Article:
Article 335. When and how rape is committed. – Rape is committed by having carnal knowledge of a woman under any of the following circumstances:
  1. By using force or intimidation;
  2. x x x
  3. When the woman is under 12 years of age or is demented.
The crime of rape shall be punished by reclusion perpetua.
Moreover, appellant shall not be eligible for parole pursuant to the Indeterminate Sentence Law. Section 2 thereof provides that the law “shall not apply to persons convicted of offenses punished with death penalty or life imprisonment.” Although the law makes no reference to persons convicted to suffer the penalty of reclusion perpetua such as the appellant herein, the Court has consistently held that the Indeterminate Sentence Law likewise does not apply to persons sentenced to reclusion perpetua.[42]

As to the civil liability of appellant, we modify the same. The RTC awarded P50,000.00 as damages and P75,000.00 as civil damages. This Court affirms the award of P50,000.00 for each count of rape as moral damages instead of “damages,” and reduces the amount of P75,000.00 to P50,000.00 for each count as civil indemnity instead of “civil damages.” This is pursuant to the prevailing doctrine enunciated in the cases of People v. Bascugin,[43] People v. Tolentino,[44] People v. Espinosa,[45] and People v. Rote.[46] Furthermore, as held in People v. Malones,[47] this is not the first time that a child has been snatched from the cradle of innocence by some beast to sate its deviant sexual appetite. To curb this disturbing trend, appellant should, likewise, be made to pay exemplary damages which is pegged at P25,000.00 for each count of rape.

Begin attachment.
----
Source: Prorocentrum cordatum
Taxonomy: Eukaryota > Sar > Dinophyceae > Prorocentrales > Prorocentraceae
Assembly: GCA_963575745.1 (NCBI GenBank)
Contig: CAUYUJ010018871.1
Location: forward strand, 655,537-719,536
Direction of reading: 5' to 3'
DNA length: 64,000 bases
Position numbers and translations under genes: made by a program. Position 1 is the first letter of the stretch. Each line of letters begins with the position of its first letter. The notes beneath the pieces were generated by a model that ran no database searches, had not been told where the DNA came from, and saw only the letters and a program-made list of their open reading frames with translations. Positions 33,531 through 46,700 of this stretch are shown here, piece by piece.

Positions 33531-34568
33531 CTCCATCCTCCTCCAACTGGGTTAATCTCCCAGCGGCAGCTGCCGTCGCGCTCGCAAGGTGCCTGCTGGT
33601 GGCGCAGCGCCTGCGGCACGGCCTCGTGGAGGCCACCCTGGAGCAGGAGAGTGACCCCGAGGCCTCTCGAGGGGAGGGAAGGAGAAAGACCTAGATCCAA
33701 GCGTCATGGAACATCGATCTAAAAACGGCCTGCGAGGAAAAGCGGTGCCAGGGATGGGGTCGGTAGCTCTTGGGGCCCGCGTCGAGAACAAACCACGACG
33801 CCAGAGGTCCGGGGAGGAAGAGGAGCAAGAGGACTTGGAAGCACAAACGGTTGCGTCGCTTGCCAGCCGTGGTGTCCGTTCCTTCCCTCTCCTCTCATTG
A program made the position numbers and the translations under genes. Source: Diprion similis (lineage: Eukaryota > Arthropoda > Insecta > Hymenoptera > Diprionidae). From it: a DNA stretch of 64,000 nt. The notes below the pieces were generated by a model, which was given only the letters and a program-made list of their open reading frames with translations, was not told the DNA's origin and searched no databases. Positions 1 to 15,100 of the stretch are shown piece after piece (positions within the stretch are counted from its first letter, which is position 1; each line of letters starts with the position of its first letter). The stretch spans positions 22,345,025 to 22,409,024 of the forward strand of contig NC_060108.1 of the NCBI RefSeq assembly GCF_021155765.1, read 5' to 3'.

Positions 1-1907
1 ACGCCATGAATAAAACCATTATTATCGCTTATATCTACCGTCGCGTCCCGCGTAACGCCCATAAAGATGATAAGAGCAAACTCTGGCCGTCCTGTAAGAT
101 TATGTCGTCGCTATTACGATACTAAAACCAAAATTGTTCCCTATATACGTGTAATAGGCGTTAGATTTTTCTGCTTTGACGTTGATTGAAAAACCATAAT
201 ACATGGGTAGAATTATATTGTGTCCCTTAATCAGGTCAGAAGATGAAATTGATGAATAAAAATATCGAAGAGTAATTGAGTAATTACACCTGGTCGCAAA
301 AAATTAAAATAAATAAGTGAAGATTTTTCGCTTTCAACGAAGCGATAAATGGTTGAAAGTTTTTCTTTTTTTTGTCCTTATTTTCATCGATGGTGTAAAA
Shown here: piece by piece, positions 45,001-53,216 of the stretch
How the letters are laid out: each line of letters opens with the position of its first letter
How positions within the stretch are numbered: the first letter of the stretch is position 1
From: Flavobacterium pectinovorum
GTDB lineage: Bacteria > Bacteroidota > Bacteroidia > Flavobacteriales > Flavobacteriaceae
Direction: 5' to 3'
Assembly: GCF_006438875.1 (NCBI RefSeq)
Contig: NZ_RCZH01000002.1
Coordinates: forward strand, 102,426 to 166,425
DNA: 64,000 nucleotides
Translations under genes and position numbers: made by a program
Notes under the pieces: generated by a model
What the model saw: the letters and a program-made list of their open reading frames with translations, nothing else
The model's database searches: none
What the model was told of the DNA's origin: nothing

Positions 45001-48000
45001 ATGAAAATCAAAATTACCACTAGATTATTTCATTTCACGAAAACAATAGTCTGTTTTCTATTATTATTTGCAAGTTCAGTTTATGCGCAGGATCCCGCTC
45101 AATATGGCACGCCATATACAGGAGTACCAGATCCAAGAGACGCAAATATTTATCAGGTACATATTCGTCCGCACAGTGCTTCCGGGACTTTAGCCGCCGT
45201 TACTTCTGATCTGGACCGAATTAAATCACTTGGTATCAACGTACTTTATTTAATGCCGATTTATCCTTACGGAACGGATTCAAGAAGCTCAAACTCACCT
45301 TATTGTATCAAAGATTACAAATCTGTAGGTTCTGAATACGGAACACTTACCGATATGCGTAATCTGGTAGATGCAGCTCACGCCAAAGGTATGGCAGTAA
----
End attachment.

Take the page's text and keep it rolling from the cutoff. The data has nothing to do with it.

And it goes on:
WHEREFORE, the Decision of the Court of Appeals dated April 21, 2005 in CA-G.R. CR-HC No. 00002, is AFFIRMED with MODIFICATIONS. The appellant is sentenced to suffer the penalty of Reclusion Perpetua for each count of rape without eligibility for parole. He is likewise ordered to pay private complainant P100,000.00 as civil indemnity; P100,000.00 as moral damages; and P50,000.00 as exemplary damages.


Ynares-Santiago, (Chairperson), Austria-Martinez, Chico-Nazario, and Reyes, JJ., concur.

[1] TSN, December 2, 1998, p. 5.

[2] Records, p. 2.

[3] TSN, December 2, 1998, pp. 5-11.